The death of capitalism

Politicians are frequently criticised for having pre-packaged opinions on every subject under the sun, so it’s a refreshing change to take stick for not having expressed a view on a current issue.
A recipient of my newsletter is upset that I haven’t written about the global financial crisis.  More than that: he insists that I should drop everything to campaign on the issue.  I should write articles, call public meetings, go out on the street.  This is an interesting idea, but what would I actually say at such public meetings?  My failure to act, he says, is proof that I don’t take it seriously.  But of course I do indeed have opinions on the issue.  I believe that the financial crisis is a very serious threat to our prosperity.  I think the US administration is right to consider a substantial bail-out, but I also think that House Republicans are right to urge that other solutions, including an insurance guarantee scheme, should at least be considered.
I believe that US public opinion is wrong to regard the proposed bail-out as a tax-payers’ bung to rich bankers, or a freebie for Wall Street at the expense of Main Street.  If the US economy goes pear-shaped, Main Street will suffer most as jobs are lost and banks fail.
The media are stuffed with news reports and opinion pieces on the subject, and while of course I have my own opinions, I don’t believe I have much that is new or original to add to the debate, which is why I haven’t written about it (until now).  Some are saying it is the end of capitalism.  That of course is nonsense.  As long as people instinctively believe in their natural right to own property, and a consequent right to trade property, there will be capitalism.  As Winston Churchill didn’t quite say, capitalism is the worst way we know of organising an economy — apart from all the other ways.  Over the last century, we’ve seen all the other ways tried out, and they manifestly lead to greater disasters than our current problems.
Others are calling for Draconian new regulation of the banks.  This advice should be approached with caution.  We are all too familiar with the dangers of knee-jerk reactions.  We have seen the dangerous dogs act and the post-Dunblane gun laws.  Closer to the financial world, we have seen in America the Sarbanes-Oxley legislation of 2002.  This was a well-meant attempt to clean up Corporate America, but it is widely seen not only to have failed, but to have done huge damage to the US, and indeed to have driven capital markets off-shore — to the great advantage of London.  Excessive bank regulation could damage the City of London, could make it much less attractive to invest in the UK, and much more difficult for UK companies and citizens to borrow the money they need.  We should also apportion blame to Gordon Brown’s show-case reorganisation of financial oversight, between the Treasury, the Bank of England and the FSA.  His initiative has failed at the first serious challenge, and it can be credibly argued that if the Bank of England had retained full responsibility for banking supervision, it would have acted earlier over suspect mortgages and derivatives.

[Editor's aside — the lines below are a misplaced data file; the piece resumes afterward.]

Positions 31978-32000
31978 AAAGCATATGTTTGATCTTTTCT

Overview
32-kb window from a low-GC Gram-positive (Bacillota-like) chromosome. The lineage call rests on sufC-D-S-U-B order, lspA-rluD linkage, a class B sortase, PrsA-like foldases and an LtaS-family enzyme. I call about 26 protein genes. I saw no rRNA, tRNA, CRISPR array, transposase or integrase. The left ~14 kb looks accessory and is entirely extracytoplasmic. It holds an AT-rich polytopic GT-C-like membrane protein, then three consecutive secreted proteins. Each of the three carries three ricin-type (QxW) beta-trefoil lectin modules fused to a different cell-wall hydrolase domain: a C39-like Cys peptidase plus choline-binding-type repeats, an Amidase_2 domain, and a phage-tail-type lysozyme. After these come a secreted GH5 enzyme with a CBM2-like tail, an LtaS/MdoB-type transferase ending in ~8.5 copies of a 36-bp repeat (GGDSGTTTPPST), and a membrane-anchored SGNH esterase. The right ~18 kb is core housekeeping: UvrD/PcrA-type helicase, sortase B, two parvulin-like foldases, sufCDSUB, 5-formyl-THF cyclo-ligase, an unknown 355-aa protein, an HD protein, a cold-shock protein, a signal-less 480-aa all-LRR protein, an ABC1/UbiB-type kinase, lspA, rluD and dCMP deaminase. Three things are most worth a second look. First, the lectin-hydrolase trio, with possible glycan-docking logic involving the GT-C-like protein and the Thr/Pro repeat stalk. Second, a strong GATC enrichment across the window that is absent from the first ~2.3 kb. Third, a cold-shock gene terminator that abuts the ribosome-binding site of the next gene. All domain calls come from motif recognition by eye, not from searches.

Of course we need to look at bonuses in the financial sector, so that they incentivise long-term prosperity, not short-term deals (and note that Richard Fuld, the Chairman of the failed bank Lehman Brothers, actually lost much of his personal fortune which was tied up in the bank’s shares and share options).  We also need to look at the capital ratios and lending practices of banks.  These are issues that shareholders are likely to address anyway, without new regulation.
Looking more broadly at threats to our prosperity, I personally believe that serious as the financial crisis is, there is an even greater threat to Britain, and that is the question of energy security.  On current energy policies, and especially with the Labour government’s over-reliance on wind power, we could see rolling black-outs in a few years’ time.  We could see the lights go out.  This is an issue where I do indeed feel that I have something important to add to the debate, which is why I have written articles, organised public meetings, and published a DVD about it.  I prefer to concentrate on issues which are not only important, but where I have a genuine contribution to make.  For a copy of my DVD, "Straight Talking on Climate Change", send a pre-addressed A5 envelope to me at 9 Prospect Court, Courteenhall Road, Blisworth, Northamptonshire, NN7 3DG.

Roger Helmer MEP